Last week I posted a few teasers for ‘Arthur Quinn and Hell’s Keeper’ (aka Arthur Quinn 3) on Twitter. I figured I’d put them all here – (with the trailer!) – to give you a better chance of piecing together the clues.
You can find more info (and a couple more hints) at the rebooted Arthur Quinn website. The book hits the shelves at the start of August and you can find out what everything means then!
‘People will whisper your name around campfires and in the dark of night. You, Hel, will be the thing they fear the most.’
‘Graffiti covered the walls… One read “Burn in Hell!” and beneath it someone else had sprayed “We’re already in it!”‘
‘Then, without any warning, he unhooked his seat belt, flung open the passenger door and leaped out of the speeding car.’
Sarah – the amazing designer in Mercier Press – designed the bookmarks for each of the Arthur Quinn books. I’ve loved all of them but I have to say, I think my favourite is the one for Hell’s Keeper, which I just got a sneak peek of. And because I’m so generous, I’m going to give you a sneak peek here!
I’ll have bookmarks with me at readings and events until they run out.
So, as in the previous posts (World Serpent and Fenris Wolf), here’s a little sample of the music I listened to while writing ‘Arthur Quinn and Hell’s Keeper’ and that you might like to listen to while reading it.
I don’t want to give too much away about the book so really can’t go into why this music is important. However, I’ll tell you as much as I can.
First up is:
Fuori Dal Mondo – Ludovico Einaudi
This is a really beautiful piece of piano music that I first heard in a film called ‘This is England.’ I listened to it a lot while writing the first five or six chapters of Arthur Quinn and Hell’s Keeper? Why? Well, it fits the tone of those early chapters I feel. It’s sad and melancholy but with a definite urgency.
Container Park – Chemical Brothers
You’ll notice that there’s a lot more film score this time around. I think it’s because a thumping film score like this works really well in action-driven scenes. This piece, from the movie ‘Hanna’ really suits the middle portion of the film. It’s a bit weird and creepy but it’s also got that urgency again. Chapters 9 onwards…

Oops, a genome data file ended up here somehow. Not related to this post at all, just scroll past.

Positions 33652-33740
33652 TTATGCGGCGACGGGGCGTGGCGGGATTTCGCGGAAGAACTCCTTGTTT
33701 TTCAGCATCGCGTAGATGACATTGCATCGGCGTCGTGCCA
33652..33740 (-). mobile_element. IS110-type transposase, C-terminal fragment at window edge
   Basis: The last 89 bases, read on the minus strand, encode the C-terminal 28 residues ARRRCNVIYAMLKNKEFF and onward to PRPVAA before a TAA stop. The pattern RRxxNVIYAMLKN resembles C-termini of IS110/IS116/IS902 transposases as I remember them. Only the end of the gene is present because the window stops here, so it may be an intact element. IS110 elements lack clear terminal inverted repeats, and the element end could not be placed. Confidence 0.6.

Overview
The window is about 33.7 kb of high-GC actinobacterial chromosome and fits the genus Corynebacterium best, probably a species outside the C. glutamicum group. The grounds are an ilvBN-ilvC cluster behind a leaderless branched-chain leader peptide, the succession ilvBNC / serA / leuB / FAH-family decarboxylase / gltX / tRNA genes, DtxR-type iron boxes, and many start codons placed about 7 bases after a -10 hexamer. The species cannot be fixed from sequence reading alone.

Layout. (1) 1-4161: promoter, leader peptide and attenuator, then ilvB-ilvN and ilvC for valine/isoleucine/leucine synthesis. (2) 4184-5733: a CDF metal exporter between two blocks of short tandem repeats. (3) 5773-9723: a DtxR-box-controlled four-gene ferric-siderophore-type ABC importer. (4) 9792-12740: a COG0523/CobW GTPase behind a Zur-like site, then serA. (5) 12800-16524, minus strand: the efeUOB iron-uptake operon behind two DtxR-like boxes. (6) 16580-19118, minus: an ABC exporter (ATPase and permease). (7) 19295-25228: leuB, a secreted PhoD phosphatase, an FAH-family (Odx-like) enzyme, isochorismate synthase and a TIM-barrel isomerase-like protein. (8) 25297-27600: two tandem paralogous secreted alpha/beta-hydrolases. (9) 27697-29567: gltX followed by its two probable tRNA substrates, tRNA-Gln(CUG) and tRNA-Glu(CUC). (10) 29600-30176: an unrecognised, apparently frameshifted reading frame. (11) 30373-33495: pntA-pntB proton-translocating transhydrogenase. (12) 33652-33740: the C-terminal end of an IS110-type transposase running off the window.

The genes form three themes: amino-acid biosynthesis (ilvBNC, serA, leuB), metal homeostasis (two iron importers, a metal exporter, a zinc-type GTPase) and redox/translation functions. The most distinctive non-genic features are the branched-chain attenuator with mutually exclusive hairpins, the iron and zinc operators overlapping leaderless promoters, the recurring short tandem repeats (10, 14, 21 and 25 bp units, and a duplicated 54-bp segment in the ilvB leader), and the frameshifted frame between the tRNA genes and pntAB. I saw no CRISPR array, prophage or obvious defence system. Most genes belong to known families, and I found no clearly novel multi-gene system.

Omen – The Prodigy
This track kind of has lyrics but it’s still quite instrumental. I listened to it on repeat for the big finale (which lasts for about the last five chapters!) It’s really fast and kicking and I feel it perfectly reflects Arthur’s mindset at the end of the series. He’s not going to let Loki get away anymore. This time, he means business!
One Day Like This – Elbow
When I was writing the final ever chapter of Arthur Quinn, I had this song on repeat in the background. It just fits.
So that’s it! The final reading soundtrack for the final Arthur Quinn book! I hope you enjoyed listening to them as much as I enjoyed writing to them.
If there’s any music that you really like listening to while reading the books, let me know. I’d love to get some more suggestions!!
Recently a group of girls in my hometown of Mohill set up their own Jacqueline Wilson Girls Book Club. The boys wanted their own so an enterprising bunch established the Boys Book Club and they named it after yours truly!
I can’t stress how honored I was when I heard and I was of course delighted when the librarian Aoife invited me to speak. So I met both clubs today – (the girls also wanted to come along) – and I had a wonderful time. I gave them a sneak peek of Arthur Quinn and Hell’s Keeper and at the end, club founder Scott presented me with an application form. I promptly filled it out (co signed by a parent of course!) and am now an honorary member of a book club bad named after me. Which is slightly weird but INCREDIBLY COOL.
Thanks to Aoife and all in Mohill library for a fantastic time!
The Arthur Quinn website will be rebooted in the next couple of months in the lead-up to Hell’s Keeper. And when it is, you’ll be able to download this Trumps-style card game to print and play. These aren’t all the cards but here’s a sneak peek anyway!
I studied in the National Film School, Dun Laoghaire and in 2007, I made a short film called ‘Lucky.’ I always liked the film but never completed a satisfactory final cut – (other college projects got in the way and I had moved onto several more ideas.) Anyway, I came across it on a hard drive over the weekend. I sat up till the early hours two nights running to work on ‘Lucky’, tightening the cut up, replacing the audio with better sound FX and music and adding a few touches that I learned over the intervening years.
It tells the story of a young boy struggling with his English homework. (It’s more fun that it sounds!)
Anyway, here’s Lucky for your viewing pleasure. Six years in the making.